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Old 03-28-2015, 07:42 PM
 
Location: Lawless Wild West
660 posts, read 815,836 times
Reputation: 990

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I've been seeing jobs request a long-term commitment more and more often. But the thing is, I don't know what they mean by long-term.

Is one year considered long-term or short-term? I want to apply for these jobs, but I do not want to stay in a particular company for more than a year. Reason being is that, although we signed a one year lease again, we have ZERO plans to sign another one year lease, so rain or shine my husband and I ARE planning to relocate after a year. That's it.

This means that I would like a job that I can do part-time for a year or full-time for 6 months or so. After getting screwed over for many many months, I do not think I am emotionally ready as of yet to invest in a full-time job over the long-term, hence, why I think I'll only be able to handle more than forty hours for six months. There are part-time positions for hire but requesting long-term, I do not mind working those for a year, but my question is, is a long-term commitment one year, or is it more than one year?
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Old 03-28-2015, 08:55 PM
 
Location: Saint Paul, MN
1,365 posts, read 1,602,293 times
Reputation: 2971
6-12 months is definitely not a long term commitment. It's subjective, but I would say a long-term commitment would be a minimum of 2 or 3 years.
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Old 03-28-2015, 09:19 PM
Status: "Enjoying the winter" (set 24 days ago)
 
Location: East of Seattle since 1992, originally from SF Bay Area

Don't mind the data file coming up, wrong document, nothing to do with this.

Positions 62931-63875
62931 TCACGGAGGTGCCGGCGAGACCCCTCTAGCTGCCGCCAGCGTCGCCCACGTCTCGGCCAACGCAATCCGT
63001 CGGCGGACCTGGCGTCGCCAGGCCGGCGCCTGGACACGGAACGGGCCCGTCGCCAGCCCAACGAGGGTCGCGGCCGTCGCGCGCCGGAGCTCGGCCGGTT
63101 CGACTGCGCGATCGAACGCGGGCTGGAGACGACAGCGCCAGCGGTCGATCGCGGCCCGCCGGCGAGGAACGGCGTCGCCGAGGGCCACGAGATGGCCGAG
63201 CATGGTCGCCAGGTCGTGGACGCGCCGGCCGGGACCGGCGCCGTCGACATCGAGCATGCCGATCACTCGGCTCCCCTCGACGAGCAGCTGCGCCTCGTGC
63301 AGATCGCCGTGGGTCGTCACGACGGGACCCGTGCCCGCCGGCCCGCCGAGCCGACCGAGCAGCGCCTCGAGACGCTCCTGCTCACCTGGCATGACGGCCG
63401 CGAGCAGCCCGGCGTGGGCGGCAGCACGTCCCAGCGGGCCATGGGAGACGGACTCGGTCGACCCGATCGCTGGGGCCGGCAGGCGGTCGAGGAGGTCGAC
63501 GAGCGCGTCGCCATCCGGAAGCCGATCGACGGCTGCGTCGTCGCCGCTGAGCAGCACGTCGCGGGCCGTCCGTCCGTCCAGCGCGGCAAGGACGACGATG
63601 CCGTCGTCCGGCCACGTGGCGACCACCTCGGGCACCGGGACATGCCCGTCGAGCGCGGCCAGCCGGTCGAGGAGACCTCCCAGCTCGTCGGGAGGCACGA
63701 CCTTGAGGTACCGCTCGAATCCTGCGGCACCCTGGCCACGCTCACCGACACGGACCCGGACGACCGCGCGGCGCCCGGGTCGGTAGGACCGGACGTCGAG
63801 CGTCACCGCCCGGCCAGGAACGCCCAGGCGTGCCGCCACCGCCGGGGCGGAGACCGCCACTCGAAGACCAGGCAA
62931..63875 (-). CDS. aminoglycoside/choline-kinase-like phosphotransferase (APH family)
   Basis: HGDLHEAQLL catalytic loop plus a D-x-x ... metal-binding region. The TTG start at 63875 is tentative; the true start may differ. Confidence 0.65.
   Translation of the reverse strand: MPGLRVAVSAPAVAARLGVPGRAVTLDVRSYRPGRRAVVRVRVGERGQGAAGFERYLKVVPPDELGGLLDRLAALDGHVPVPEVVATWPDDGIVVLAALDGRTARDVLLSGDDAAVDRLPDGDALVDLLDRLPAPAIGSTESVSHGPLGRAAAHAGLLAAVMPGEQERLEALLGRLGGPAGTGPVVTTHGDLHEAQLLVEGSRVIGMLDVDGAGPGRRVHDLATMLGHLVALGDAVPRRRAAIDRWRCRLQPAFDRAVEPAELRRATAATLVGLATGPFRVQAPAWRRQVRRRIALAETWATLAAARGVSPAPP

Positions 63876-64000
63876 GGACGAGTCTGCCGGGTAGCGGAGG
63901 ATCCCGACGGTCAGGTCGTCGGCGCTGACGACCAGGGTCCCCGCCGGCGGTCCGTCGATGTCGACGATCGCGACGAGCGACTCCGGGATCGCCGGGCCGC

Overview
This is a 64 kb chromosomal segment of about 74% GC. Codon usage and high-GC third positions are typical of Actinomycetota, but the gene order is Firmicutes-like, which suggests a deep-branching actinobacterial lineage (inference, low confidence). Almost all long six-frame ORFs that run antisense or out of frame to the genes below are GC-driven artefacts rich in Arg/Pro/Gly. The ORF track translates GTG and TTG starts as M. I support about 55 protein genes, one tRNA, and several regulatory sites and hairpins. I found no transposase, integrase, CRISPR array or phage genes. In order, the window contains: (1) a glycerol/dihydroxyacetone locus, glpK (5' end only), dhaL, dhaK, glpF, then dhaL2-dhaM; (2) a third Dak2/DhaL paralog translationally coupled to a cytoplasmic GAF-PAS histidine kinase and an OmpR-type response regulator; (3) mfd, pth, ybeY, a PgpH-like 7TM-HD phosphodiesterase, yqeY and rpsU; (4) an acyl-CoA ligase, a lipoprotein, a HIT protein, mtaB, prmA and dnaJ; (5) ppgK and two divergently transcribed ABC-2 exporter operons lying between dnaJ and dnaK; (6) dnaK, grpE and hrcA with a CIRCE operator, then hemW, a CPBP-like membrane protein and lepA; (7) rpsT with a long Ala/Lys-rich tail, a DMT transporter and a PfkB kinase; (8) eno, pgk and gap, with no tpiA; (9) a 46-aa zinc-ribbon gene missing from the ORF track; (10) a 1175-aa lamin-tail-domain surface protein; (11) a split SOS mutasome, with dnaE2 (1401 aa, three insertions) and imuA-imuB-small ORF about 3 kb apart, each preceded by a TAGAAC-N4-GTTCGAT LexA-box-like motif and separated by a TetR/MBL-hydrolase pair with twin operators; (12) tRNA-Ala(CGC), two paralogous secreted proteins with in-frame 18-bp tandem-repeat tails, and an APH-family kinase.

34,062 posts, read 61,944,958 times
Reputation: 37993
One year is far from long term, it's barely more than temporary. I would consider long term to be at least 10 years. That's the new, shorter definition. Until about 10 years ago, long term employment used to be 20-30+ years.
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Old 03-28-2015, 09:48 PM
 
Location: Western Washington
11,299 posts, read 10,017,361 times
Reputation: 18886
One year max is not long term.

I would say that long term means you have no definite plans to leave. You might stay 5 years, you might stay for life.
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Old 03-28-2015, 10:06 PM
 
1,778 posts, read 2,112,085 times
Reputation: 4075
Quote:
Originally Posted by Sabiya View Post
I've been seeing jobs request a long-term commitment more and more often. But the thing is, I don't know what they mean by long-term.

Is one year considered long-term or short-term? I want to apply for these jobs, but I do not want to stay in a particular company for more than a year. Reason being is that, although we signed a one year lease again, we have ZERO plans to sign another one year lease, so rain or shine my husband and I ARE planning to relocate after a year. That's it.